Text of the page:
Court name
Court of Appeal of Tanzania

Dr Ally Shabhay vs Tanga Bohora Jamaat () [1997] TZCA 28 (18 November 1997);

Law report citations
1997 TLR 305 (TZCA)
Media neutral citation
[1997] TZCA 28

Samatta JA: G
This is a short application. Tanga Bohora Jamaat, the applicant organisation, applies under Rule 8 of the Tanzania Court of Appeal Rules 1979 (the Rules) as read together with Rule 87(2) of the said rules for extension of time within which to lodge in this Court's registry and to serve upon the H respondent, Dr Ally Shabhay, notice of cross-appeal. The application is opposed by the respondent.
The background to the application may, I think, be stated as follows. The respondent sued the applicant in the High Court for several reliefs. He was successful only partially. Aggrieved by that part of the decision on which he failed, he lodged an appeal against the same in this Court. Mr I Kalunga, the advocate who represented

A the applicant in the High Court and before this Court in this application, was served with the memorandum of appeal and the record of appeal on or about 14 July 1997. About four weeks later, the applicant organisation, which has its office in Tanga, instructed the learned advocate to lodge a cross-appeal. On 28 August 1997 the learned advocate filed in the registry of this Court the instant B application. Rule 87(2) of the Rules makes it mandatory for a respondent to an appeal who wishes to lodge a cross-appeal to lodge a notice of cross-appeal in the appropriate registry not more than thirty days after the service on him of the memorandum of appeal and record of appeal. Rule 8, however, confers on this Court the power, where sufficient reason is shown, to extend the time C limited by that sub-Rule. The basic question in this application is, therefore, whether such reason has been shown.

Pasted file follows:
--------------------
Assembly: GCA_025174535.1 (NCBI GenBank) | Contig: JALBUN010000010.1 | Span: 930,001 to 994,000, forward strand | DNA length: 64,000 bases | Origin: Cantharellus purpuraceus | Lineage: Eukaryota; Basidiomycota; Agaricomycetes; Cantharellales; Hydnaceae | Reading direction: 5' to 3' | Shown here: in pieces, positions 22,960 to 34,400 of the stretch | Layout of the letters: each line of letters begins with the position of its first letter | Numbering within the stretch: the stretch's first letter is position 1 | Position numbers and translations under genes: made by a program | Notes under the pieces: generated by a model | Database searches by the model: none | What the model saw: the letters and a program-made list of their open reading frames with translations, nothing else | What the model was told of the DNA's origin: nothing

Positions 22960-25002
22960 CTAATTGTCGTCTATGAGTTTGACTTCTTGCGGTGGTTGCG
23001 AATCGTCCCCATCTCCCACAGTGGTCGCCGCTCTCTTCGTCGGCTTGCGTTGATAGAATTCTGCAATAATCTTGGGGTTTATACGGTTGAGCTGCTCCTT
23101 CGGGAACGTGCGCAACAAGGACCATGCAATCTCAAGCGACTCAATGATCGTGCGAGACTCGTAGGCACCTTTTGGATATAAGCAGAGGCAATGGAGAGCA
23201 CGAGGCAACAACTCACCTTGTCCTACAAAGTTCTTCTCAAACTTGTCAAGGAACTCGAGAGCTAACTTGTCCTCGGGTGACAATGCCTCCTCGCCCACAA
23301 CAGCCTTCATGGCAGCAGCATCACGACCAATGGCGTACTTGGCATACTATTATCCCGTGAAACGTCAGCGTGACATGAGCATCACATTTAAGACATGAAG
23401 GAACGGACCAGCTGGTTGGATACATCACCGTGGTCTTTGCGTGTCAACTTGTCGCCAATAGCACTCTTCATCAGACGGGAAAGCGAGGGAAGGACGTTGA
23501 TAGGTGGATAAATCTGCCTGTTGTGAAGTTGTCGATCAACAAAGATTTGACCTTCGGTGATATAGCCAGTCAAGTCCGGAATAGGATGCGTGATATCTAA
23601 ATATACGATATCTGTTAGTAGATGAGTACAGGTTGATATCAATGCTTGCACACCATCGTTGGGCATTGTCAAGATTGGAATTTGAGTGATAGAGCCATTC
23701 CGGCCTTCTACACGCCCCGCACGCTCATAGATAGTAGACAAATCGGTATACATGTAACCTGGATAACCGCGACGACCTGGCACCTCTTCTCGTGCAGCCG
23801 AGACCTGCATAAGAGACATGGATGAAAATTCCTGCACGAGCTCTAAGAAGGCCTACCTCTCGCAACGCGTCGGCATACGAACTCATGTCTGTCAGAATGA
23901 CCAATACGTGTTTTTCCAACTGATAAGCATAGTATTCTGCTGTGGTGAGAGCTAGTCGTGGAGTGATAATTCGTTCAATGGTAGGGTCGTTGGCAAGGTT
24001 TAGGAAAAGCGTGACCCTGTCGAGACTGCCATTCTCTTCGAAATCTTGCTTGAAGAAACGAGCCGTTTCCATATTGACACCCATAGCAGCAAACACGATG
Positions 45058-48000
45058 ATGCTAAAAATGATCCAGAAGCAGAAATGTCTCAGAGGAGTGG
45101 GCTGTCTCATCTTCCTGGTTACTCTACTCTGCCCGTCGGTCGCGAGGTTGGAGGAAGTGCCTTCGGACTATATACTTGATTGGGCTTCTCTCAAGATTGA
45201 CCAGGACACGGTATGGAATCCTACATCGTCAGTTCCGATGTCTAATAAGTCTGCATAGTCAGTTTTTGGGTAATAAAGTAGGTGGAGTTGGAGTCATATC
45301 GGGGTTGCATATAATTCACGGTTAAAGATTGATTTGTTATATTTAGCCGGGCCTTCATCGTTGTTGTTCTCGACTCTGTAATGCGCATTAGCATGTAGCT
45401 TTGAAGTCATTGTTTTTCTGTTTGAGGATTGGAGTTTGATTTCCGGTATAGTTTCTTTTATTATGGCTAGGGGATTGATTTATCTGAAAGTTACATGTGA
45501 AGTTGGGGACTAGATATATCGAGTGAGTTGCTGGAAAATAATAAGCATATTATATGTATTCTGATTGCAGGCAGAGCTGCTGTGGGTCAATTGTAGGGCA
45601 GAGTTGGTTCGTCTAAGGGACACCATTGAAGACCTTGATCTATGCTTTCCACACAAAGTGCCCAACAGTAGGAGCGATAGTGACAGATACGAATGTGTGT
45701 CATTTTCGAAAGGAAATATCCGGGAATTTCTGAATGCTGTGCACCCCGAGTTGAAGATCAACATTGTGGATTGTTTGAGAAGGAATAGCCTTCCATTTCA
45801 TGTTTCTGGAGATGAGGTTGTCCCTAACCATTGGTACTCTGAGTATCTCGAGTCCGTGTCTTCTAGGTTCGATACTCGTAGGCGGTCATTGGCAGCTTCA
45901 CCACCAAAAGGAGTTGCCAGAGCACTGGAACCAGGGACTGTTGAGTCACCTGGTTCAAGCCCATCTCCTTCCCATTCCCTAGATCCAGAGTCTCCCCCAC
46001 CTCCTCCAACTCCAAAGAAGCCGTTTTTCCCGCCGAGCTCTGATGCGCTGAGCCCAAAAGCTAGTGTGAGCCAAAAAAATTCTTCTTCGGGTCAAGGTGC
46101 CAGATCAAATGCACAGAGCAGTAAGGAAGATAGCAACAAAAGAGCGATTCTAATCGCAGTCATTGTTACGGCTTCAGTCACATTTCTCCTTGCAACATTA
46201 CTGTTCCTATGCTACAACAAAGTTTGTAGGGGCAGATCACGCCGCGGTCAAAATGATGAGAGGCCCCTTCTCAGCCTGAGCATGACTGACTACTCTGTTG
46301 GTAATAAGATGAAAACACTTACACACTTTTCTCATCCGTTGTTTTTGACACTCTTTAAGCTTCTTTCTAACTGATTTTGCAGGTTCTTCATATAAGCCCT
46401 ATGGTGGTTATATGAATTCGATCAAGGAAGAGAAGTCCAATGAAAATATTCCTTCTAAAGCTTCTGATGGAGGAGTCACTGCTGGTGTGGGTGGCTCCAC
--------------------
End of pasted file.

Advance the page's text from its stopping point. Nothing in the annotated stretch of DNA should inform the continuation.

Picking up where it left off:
In its affidavit supporting the application, sworn by Mr Kalunga, only one reason is given for the delay D in complying with Rule 87(2): it is said that the applicant delayed in instructing its counsel to prefer a cross-appeal. Mr Kalunga urged me to take into account that it was not easy for his client to read the record of appeal and discover an error by the learned trial judge in it, and hold that the delay in lodging notice of cross-appeal was not too unreasonable. Mr Maira, the learned advocate for the E respondent, opposed the application. He submitted that no satisfactory explanation has been given for the delay. The learned advocate went on to urge me to dismiss the application.
F I have carefully considered the competing arguments and in the end I have reached the conclusion that no basis has been shown in this application why the extension of time sought should be granted. As rightly submitted by Mr Maira, in the affidavit sworn in support of the application no explanation whatsoever is given why it took the applicant so long to instruct Mr   G Kalunga to lodge a cross-appeal. While I am alive to the need of courts in this country satisfying consumers of justice that they (the courts) always remember that procedural rules are meant to facilitate and not defeat justice, I do not entertain any doubt that what Sir Jocelyn Simon P, said in the following passage in his judgment in Edwards v Edwards (1) at 151, is applicable to the H administration of justice in this country:
   `So far as procedural delays are concerned, Parliament has left a discretion in the courts to dispense with the time requirements in certain respects. That does not mean, however, that the rules are to be regarded as, so to speak, I antique timepieces of an ornamental value but no chronometric significance, so that lip service only need

   be paid to them. On the contrary, in my view the stipulations which Parliament has laid down or sanctioned as to A time are to be observed unless justice clearly indicates that they should be relaxed.'
I agree with Mr Maira that there is, in the instant application, no warrant for relaxation in the applicant's favour the stipulation as to time laid down in Rule 87(2) of the Rules. Those who come B to courts of law must not show unnecessary delay in doing so; they must show great diligence.
The application stands dismissed with costs.